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Tuesday, June 14, 2016

The Crown's Game by Evelyn Skye: A book review by Poppy Fairy

Title: The Crown's Game
Author: Evelyn Skye
Published on: May 7th 2016
Published by: Balzer + Bray

Vika Andreyeva can summon the snow and turn ash into gold. Nikolai Karimov can see through walls and conjure bridges out of thin air. They are enchanters—the only two in Russia—and with the Ottoman Empire and the Kazakhs threatening, the Tsar needs a powerful enchanter by his side.

And so he initiates the Crown’s Game, an ancient duel of magical skill—the greatest test an enchanter will ever know. The victor becomes the Imperial Enchanter and the Tsar’s most respected adviser. The defeated is sentenced to death.

Raised on tiny Ovchinin Island her whole life, Vika is eager for the chance to show off her talent in the grand capital of Saint Petersburg. But can she kill another enchanter—even when his magic calls to her like nothing else ever has?

For Nikolai, an orphan, the Crown’s Game is the chance of a lifetime. But his deadly opponent is a force to be reckoned with—beautiful, whip smart, imaginative—and he can’t stop thinking about her.

And when Pasha, Nikolai’s best friend and heir to the throne, also starts to fall for the mysterious enchantress, Nikolai must defeat the girl they both love... or be killed himself.

As long-buried secrets emerge, threatening the future of the empire, it becomes dangerously clear... the Crown’s Game is not one to lose.


I am in a complicated relationship with this book. On one hand, there were so many parts that made my insides curl in disappointment. But on the other hand, I couldn't help but flip the pages so fast because it was just so damn intriguing. So, since The Crown's Game confuses my brain, I'll just make a list of everything I liked and disliked.

What I liked:
- The setting. The Crown's Game takes place in 19th century alternate fantasy Imperial Russia. The way that Skye described the places in Russia made me crave for snow.
- Sergei and Galina. These two have an unconventional sibling relationship. They are rivals in a sense that they raised Vika and Nikolai, respectively, separately, to become the Imperial Enchanter. Galina makes it seem like there's bad blood between them and when they were sent to Siberia, I feared that Galina would kill Sergei but as it turns out, they truly care about each other as brother and sister and that this rivalry only encompasses the Crown's Game. Furthermore, they are the total opposites. Galina is cunning and very haughty and Sergei is passive and compassionate so their interactions were all amusing to no end.
- Character deaths. I know this should make someone sad but I really like that this book doesn't back down from killing characters.
- Aizhana. For me she's the most interesting character. She's rotten, vile, and disgusting (pun intended), but she's got the saddest backstory that tugs on the heartstrings.
- The plot twists. They are unpredictable and get my blood going!

What I didn't like:

- Love triangle. No explanations needed.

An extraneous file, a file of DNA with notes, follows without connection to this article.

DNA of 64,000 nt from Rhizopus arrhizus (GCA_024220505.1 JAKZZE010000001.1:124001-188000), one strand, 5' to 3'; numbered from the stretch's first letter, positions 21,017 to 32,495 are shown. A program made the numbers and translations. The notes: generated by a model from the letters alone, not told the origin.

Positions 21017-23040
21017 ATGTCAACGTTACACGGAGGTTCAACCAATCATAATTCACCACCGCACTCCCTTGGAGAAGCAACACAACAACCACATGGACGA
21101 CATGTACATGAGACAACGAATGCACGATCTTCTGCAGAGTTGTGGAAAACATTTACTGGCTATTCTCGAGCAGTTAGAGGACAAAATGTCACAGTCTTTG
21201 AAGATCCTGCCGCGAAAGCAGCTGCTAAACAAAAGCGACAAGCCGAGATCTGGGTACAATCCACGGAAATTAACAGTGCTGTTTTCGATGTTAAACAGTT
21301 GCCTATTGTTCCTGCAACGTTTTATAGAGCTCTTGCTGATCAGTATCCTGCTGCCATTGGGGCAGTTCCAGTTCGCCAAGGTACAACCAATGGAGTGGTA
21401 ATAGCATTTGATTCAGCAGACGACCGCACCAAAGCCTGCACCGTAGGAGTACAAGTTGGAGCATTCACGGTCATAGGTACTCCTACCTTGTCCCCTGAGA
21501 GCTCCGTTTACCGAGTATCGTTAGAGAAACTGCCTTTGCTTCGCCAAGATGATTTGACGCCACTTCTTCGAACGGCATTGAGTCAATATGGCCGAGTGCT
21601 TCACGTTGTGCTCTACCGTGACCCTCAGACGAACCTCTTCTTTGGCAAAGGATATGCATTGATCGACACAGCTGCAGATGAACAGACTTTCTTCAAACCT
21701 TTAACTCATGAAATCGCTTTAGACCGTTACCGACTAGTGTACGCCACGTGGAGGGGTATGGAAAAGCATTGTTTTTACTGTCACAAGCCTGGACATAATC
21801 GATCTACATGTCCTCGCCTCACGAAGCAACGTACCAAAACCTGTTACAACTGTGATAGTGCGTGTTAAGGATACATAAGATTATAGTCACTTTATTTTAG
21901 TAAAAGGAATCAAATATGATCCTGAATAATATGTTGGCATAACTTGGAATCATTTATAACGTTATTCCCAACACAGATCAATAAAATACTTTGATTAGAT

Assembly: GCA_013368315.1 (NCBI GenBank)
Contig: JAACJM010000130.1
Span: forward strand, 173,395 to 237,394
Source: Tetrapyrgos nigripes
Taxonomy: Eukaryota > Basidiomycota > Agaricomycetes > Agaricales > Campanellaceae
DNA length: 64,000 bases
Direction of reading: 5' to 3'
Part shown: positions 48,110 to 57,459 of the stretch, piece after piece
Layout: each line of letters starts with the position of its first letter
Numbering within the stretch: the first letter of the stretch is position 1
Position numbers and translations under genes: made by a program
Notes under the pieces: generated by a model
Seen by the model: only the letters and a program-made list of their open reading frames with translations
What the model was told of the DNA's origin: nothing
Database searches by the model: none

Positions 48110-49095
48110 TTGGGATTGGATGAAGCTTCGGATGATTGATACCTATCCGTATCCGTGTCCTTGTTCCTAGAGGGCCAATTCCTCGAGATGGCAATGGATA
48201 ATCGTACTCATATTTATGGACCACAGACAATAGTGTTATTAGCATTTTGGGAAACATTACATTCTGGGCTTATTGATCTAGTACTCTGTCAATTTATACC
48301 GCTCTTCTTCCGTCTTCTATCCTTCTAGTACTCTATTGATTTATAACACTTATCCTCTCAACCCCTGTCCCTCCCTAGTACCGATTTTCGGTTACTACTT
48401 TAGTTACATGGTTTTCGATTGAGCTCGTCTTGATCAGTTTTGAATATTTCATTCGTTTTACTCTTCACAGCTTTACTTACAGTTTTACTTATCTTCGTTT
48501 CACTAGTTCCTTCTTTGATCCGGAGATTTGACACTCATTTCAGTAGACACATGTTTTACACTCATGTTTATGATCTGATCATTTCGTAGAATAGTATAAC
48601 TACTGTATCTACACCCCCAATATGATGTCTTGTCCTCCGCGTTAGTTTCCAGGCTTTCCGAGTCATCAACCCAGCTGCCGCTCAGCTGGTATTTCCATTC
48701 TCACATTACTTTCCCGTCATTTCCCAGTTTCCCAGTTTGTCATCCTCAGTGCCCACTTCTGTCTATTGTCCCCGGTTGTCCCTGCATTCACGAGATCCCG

- Insta-love. With Pasha to Vika- He saw her once and the next, he was obsessed with her already. With Nikolai and Vika- Because their magic call to each other and because Nikolai is so goddamned hot in the eyes of Vika.
- Characters going complete bonkers because they felt betrayed. I understand that the characters were grieving because certain characters died, and that one character felt betrayed by his bestfriend and so they want to channel their hatred to something, yes, that is very understandable but does that justify their being irrational? No, it doesn't. While grief and betrayal are a way to trigger character development, what really made me dislike this part is how it made the story feel so contrived and the fact that the resolution to these problems was so unremarkably quick and predictable left a bad taste in my mouth.
- The magic tricks aren't explained enough. The magic tricks Nikolai and Vika used during the Crown's Game were all very... magical. And creative too. I just wish the author gave more insight as to how they both made those magic whenever it was their turn to attack because they all look too good to be true. Don't get me wrong, I understand that this is fantasy but even if its fantasy, I still want a touch of reality in there. I hope the second book goes more meta than this.

It seems like that most of my issues about this book are the three most important characters. This doesn't mean I don't like them though. I like Pasha a lot and Vika and Nikolai are distinct characters too and they have redeeming qualities, but 80% into the story and everything about them just turned south. I'd like to say that the last chapter was their saving grace but I can't because dang that ending is just sooo confusing I can't even begin to explain. As well, the lack of mention of Aizahana in the last chapter raises more questions and confusions. But nevertheless, Evelyn Skye's The Crown's Game is one compelling read and I'll be damned if I don't read the sequel upon its release.

Rating: 3.5 Fairy wings

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